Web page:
You can use digger with gitlab as your VCS and gitlab pipelines as a CI backend. Currently this is an EE feature only.


  • Having a valid digger EE license key. If you don’t have a license key please contact us to request an EE trial
  • A gitlab account.
  • a personal github access token. This can be created from user prefences > access tokens

Install the digger EE orchestrator:

You need to install the digger EE orchestrator. The installation steps are the same as the steps in self hosting docker with some differences:

  • For the docker image you will need to use the ee image:
  • You will need to include the license key environment variable to the backend and the cli: DIGGER_LICENSE_KEY=xxxyyy
  • You can ignore all the steps regarding setting up Github app and all GITHUB_** environment variables
  • For gitlab CI configuration you need to specify the following environment variables:
DIGGER_GITLAB_ACCESS_TOKEN=glpat-xxxxyyyyyzzzzz # (this is your gitlab access token from prerequisite step)

Other than that if you folllow the steps in the self hosting guide you should end up with the orchestrator up and running along with a github app successfully installed. The repo you wish to try with digger should be installed onto the orchestrator.

Prepare your repo with a digger.yml

You need to prepare a digger.yml to configure your terraform projects. For that refer to our quickstart guides. For a quick one all you need would be a path to a directory and project name:

  - name: dev
    dir: dev/

Setting up gitlab webhooks

In the repo where you are interested to integrate with digger you need to set up a webhook pointing to your digger hostname. Go to Settings > Webhooks and add digger host name. Set the secret token as “abc123” (same as DIGGER_GITLAB_WEBHOOK_SECRET) above. make sure that “Comments” and “Merge request events” are selected for Trigger events. Finally you can save.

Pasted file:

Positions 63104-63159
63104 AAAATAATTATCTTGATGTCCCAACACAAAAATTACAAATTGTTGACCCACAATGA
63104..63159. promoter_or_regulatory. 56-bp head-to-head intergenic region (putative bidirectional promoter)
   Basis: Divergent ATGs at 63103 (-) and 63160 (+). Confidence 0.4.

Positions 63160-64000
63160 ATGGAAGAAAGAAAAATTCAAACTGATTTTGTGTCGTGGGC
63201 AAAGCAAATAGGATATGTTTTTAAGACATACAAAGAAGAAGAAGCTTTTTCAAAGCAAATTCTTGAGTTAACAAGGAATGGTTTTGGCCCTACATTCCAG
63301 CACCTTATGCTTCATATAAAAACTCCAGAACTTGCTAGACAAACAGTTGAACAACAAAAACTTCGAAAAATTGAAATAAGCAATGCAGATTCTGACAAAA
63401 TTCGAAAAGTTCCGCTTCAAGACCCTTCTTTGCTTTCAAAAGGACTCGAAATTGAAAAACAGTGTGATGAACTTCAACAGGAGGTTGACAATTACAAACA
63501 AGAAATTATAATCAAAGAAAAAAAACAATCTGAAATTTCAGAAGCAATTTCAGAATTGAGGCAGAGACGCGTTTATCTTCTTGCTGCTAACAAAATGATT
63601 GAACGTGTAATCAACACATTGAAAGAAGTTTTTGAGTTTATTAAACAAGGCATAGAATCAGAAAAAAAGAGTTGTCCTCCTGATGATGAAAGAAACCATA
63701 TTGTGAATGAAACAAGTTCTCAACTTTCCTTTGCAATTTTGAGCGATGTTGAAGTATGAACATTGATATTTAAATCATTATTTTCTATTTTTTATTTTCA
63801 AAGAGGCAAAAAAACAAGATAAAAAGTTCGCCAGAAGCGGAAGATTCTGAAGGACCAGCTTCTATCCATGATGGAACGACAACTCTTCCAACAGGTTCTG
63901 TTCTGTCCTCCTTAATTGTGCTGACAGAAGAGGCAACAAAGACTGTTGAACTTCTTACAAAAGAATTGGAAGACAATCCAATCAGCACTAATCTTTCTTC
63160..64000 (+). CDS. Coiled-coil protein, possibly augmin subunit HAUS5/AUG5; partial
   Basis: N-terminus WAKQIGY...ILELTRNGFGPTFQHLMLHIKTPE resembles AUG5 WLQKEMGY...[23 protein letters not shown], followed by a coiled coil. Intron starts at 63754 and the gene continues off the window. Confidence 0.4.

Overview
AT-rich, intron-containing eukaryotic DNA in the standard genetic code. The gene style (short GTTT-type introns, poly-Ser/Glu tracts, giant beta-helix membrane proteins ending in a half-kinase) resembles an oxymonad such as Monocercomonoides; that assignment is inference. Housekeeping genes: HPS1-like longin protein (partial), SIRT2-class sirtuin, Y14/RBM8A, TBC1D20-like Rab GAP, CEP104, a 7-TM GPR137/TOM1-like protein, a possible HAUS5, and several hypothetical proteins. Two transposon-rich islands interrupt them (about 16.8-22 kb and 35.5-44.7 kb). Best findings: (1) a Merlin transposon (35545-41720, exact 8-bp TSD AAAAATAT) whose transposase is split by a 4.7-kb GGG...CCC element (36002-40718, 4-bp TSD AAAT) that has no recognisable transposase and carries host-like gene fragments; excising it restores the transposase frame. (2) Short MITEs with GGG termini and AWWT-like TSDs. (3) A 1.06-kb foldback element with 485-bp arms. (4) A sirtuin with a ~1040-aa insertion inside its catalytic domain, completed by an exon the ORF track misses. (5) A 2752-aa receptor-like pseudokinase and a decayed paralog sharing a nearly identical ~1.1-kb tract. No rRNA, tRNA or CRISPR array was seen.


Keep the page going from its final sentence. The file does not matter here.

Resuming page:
Create digger pipeline in your gitlab repo

To create a gitlab pipeline you can use a .gitlab-ci.yml file in the root of your file. In this you need to create a script which downloads digger binary and invokes it, the purpose here is to have this pipeline triggered by digger externally. Here is an example of such file:

    - if: $CI_PIPELINE_SOURCE == "merge_request_event"
      when: never
    - if: $CI_PIPELINE_SOURCE == "schedule"
      when: never
    - if: $CI_PIPELINE_SOURCE == "api"
- digger

image: golang:1.22.4

   stage: digger
     - env

  stage: digger
    - apt-get update && apt-get install -y gnupg software-properties-common
    - wget -O- | gpg --dearmor | tee /usr/share/keyrings/hashicorp-archive-keyring.gpg
    - gpg --no-default-keyring --keyring /usr/share/keyrings/hashicorp-archive-keyring.gpg --fingerprint
    - echo "deb [signed-by=/usr/share/keyrings/hashicorp-archive-keyring.gpg] $(lsb_release -cs) main" | tee /etc/apt/sources.list.d/hashicorp.list
    - apt update
    - apt-get install terraform

    # - git clone
    # - cd digger/cli
    # - pwd
    # - git checkout feat/gitlab-support2
    # - GOOS=linux GOARCH=amd64 CGO_ENABLED=0 go build -o digger ./cmd/digger
    # - PATH=$PATH:$(pwd)
    # - cd ../../
    - mkdir -p digger && cd digger && curl -SSL -o digger
    - cd ../
    - digger

This will instruct digger to run the “spec” which is composed and sent from the backend. That should be all you need to set up and try digger!

Test your setup

In order to test your setup try to create a pull request in your repo. After you Comment “digger plan” You should see in the backend logs that a webhook event was received and an initial comment should be triggered in your pull request. Your gitlab should also trigger and also perform a plan. If successful the job will comment back the plan as follows: